The blockbuster trade of the season Wednesday night while you were sleeping. By now, you’ve heard that Kevin Durant is no longer a Brooklyn Net and is heading west (again) to join the Phoenix Suns. That’s right, another stacked deck, officially proving he can’t do it with his “own” team. Durant to anywhere but Brooklyn was on the table last summer, and the Phoenix was one of his choice destinations. At that time, the Nets decided to play hardball, pointing out to KD how he had four years left on his current deal with the team. All that tough talk lasted less than four months into the season, and here we are.
On paper, this trade looks like the latest super team forming to take over the NBA the same way Durant and the Warriors did in 2016. It’s hard to believe that took place 6.5 years ago. Durant was blasted by just about everyone in sports media and fans who weren’t cheering for Golden State. This time there doesn’t seem to be quite as much vitriol aimed at Durant over this trade. Although we have yet to hear Charles Barkley’s thoughts on the trade. Timing is everything, as it seems there would’ve been more animosity for KD had this gotten done over the summer as opposed to hours before the trade deadline. It’s the same trade, but the atmosphere around it feels different.
It’s now safe to say that with this trade, Durant is admitting how hard it is to be the man, put a team together, and win. LeBron James has received flack for over a decade for stacking the deck in his favor, but he’s won each time he’s done it. Brooklyn was a failed experiment that was supposed to produce at least one championship. At least, that’s what we were led to believe when he and Kyrie Irving joined the Nets a few years ago. The addition of James Harden only raised expectations, which they fell short of accomplishing.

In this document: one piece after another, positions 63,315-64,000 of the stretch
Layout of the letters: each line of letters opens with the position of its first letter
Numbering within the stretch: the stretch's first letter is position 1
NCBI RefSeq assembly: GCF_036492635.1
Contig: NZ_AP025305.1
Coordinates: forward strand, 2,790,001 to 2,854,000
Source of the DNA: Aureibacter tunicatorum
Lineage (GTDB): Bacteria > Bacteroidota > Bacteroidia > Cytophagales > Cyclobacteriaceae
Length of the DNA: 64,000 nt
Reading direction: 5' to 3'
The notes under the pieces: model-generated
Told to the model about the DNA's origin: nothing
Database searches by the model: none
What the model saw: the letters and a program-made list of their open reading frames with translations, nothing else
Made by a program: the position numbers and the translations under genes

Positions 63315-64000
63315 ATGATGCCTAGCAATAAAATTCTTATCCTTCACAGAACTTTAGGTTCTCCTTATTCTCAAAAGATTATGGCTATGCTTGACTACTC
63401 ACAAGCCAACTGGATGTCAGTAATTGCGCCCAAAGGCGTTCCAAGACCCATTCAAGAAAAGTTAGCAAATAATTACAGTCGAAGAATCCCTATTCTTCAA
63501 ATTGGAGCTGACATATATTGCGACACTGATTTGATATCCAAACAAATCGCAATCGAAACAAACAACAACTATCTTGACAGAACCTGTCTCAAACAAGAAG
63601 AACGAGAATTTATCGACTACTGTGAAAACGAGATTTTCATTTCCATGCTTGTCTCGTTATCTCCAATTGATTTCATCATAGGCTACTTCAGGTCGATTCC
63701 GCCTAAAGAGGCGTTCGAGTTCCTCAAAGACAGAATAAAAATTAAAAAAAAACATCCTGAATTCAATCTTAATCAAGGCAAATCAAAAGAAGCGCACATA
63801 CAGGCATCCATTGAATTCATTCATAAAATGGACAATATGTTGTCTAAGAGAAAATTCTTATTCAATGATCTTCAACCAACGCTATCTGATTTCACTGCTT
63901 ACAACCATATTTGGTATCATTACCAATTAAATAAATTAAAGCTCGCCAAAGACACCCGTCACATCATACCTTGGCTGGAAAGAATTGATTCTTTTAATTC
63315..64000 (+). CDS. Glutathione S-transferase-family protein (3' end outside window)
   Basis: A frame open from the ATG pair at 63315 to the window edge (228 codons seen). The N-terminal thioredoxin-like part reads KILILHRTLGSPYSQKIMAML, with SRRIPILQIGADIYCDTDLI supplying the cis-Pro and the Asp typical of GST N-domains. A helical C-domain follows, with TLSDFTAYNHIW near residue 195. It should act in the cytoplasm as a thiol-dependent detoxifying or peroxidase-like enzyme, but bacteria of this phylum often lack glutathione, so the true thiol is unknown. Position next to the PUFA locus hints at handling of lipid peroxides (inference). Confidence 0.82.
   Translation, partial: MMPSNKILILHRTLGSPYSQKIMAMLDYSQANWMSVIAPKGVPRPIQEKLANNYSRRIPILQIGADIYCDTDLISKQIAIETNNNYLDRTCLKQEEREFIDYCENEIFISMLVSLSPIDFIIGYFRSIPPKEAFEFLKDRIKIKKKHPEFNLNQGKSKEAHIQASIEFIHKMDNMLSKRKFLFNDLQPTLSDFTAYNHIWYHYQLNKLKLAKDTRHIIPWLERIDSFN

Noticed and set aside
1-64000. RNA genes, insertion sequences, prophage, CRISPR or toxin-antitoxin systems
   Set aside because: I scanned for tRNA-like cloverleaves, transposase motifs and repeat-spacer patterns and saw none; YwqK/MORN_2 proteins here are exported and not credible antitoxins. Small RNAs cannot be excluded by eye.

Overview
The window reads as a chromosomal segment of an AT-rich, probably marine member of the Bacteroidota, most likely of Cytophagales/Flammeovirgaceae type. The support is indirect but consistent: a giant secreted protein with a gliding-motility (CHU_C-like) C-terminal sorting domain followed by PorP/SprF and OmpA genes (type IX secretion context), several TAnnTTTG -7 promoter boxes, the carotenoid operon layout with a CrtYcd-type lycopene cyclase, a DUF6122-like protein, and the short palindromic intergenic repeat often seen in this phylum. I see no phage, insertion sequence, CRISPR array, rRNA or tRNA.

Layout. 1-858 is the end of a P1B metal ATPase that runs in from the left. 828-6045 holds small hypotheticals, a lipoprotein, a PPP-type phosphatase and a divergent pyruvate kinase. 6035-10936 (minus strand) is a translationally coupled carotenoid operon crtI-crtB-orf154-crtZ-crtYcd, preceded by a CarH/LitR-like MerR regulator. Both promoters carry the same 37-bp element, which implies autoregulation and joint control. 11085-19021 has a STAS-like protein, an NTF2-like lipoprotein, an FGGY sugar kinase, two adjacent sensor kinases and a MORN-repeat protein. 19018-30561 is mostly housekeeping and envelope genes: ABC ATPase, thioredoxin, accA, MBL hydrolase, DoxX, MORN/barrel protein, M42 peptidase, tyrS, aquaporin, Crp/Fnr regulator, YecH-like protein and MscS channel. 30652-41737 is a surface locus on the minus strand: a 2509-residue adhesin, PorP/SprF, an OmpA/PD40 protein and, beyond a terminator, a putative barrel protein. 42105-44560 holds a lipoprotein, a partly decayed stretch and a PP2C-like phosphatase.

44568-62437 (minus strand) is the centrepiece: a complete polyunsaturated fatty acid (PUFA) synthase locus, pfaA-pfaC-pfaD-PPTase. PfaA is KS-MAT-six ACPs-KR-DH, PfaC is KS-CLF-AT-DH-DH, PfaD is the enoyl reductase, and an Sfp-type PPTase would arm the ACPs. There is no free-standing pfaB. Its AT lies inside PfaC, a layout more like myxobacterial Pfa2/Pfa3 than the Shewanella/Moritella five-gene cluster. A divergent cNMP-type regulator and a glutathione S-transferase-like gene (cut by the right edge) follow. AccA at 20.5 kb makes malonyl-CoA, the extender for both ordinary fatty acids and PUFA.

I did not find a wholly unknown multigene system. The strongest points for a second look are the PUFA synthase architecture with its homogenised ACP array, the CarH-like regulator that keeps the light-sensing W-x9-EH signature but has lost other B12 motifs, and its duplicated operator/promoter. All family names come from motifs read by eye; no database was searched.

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In the past, Durant admitted he doesn’t want to be a leader and isn’t one. But then Draymond Green called him a b*tch, coupled with the love he wasn’t getting since that’s Steph Curry’s team, so KD fled to Brooklyn. Once he realized it wasn’t happening in Brooklyn, it was time to get out of town.
There’s no shame in not being a leader because that isn’t a role meant for everyone. But following in LeBron’s footsteps can be challenging. He’s formed multiple Big threes or super teams and won titles for three franchises. Durant did it once with the Nets and couldn’t get past the second round of the playoffs. It wasn’t long ago that many considered KD the best player in the league. If it hasn’t been already, it’s time to put that myth to rest. He’s not the best player in the NBA, that’s Giannis Antetokounmpo, and Durant isn’t a top 10 all-time player, no matter how much you want that to be true.
So, now we’re going to see everyone pick the Suns to win the west and subsequently go on to defeat whoever comes out of the east in the NBA Finals. I’m not entirely sold on that notion because this isn’t exactly like the situation when Durant arrived in Golden State. Some of you don’t want to hear this, but you need to. Chris Paul isn’t Chef Curry. He wasn’t six years ago, and he certainly isn’t now. Devin Booker is magnificent, but they will need him to be as healthy as possible heading into the postseason. The same goes for KD, who can’t seem to shake the nagging injury bug lately. Even at full strength, with CP3 taking big dips in major statistical categories, let’s not hand that Larry O’Brien trophy over just yet.
Phoenix is undoubtedly a favorite now, but depth is going to be an issue the same way it became one while KD was a Warrior. The Suns gave up Mikal Bridges, Cam Johnson, and Jae Crowder, who hasn’t played all season. Even without Crowder, most of the Suns’ role-player production came from Bridges and Johnson. Although picking up TJ Warren in the deal helps. But the Suns will now attempt to do with Durant what he couldn’t do in Brooklyn. The second half of the NBA calendar just got more intriguing.
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